#1 An in vivo permeability test protocol using iohexol to reduce and refine the use of laboratory rats in intestinal damage assessment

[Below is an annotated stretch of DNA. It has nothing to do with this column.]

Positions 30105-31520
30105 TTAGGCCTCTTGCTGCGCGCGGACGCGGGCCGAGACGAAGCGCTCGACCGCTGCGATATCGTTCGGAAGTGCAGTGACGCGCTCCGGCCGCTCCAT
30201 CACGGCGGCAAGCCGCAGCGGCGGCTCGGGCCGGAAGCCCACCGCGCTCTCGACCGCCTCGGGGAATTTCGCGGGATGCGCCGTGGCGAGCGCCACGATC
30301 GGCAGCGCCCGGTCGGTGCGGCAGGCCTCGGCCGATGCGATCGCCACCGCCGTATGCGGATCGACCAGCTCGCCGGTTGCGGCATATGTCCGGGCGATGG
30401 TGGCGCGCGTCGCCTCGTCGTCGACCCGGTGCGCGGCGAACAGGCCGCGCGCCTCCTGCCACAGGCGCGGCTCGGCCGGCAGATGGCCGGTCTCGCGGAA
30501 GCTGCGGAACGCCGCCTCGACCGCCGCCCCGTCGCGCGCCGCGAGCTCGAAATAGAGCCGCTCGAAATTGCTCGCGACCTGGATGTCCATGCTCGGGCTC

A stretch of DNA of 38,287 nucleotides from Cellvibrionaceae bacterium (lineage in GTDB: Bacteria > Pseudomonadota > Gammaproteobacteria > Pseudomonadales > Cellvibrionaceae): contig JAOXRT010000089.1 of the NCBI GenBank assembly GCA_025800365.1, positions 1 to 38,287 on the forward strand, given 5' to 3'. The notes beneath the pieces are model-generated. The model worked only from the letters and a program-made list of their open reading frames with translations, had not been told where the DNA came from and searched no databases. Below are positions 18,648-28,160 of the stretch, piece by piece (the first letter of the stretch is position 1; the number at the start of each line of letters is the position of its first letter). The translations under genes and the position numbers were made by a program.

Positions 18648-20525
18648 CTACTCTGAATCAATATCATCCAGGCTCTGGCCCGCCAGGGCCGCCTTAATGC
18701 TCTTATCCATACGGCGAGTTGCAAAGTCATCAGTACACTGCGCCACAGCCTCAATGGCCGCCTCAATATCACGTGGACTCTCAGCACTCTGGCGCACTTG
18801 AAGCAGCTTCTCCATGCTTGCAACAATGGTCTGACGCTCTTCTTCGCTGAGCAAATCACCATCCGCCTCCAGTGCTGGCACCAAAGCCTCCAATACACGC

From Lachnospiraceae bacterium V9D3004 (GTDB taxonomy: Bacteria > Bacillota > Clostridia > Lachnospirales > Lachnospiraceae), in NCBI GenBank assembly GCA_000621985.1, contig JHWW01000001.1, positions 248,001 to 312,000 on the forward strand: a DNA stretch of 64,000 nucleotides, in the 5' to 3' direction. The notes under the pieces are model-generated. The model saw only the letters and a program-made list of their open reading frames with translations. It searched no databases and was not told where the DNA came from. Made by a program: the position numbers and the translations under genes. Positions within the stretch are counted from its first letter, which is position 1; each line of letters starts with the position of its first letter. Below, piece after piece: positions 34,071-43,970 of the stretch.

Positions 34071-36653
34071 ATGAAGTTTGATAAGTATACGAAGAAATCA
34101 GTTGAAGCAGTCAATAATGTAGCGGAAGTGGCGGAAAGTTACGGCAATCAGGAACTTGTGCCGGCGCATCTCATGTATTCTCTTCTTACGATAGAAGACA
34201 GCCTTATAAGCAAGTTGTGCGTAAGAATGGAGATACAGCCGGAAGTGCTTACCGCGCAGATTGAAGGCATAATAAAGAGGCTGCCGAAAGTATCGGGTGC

Assessment of intestinal damage in laboratory rats with experimentally-induced enteropathies is usually carried out by collecting and morphological interpreting tissue samples obtained surgically, endoscopically or at necropsy. Alternatively, changes in the gut mucosa may be less invasively evaluated with intestinal permeability (IP) tests. In contrast to human and veterinary patients, IP test protocols in laboratory rats have been highly variable, which may account for the limited use of this approach by investigators when evaluating intestinal damage. The objective of this study was to establish a refined IP test protocol using iohexol in rats that is able to differentiate between healthy rats and individuals with enteropathies. Iohexol was administered by oral gavage to twenty-eight Sprague-Dawley rats, before and after the induction of inflammatory bowel disease (IBD) with dextran sulphate sodium (DSS). Urine was cumulatively recovered during 24 h, and the presence of iohexol was measured by high-performance liquid chromatography with ultraviolet detection. The median percentage (and interquartile range) of administered iohexol in urine of healthy rats was 0.54% (0.36–0.75%), whereas the respective value in rats with enteropathies was 11.42% (5.58–15.37%). The significant difference (P < 0.001) in the urinary recovery of iohexol demonstrated sufficient sensitivity of the test protocol to clearly discriminate between healthy and affected rats.
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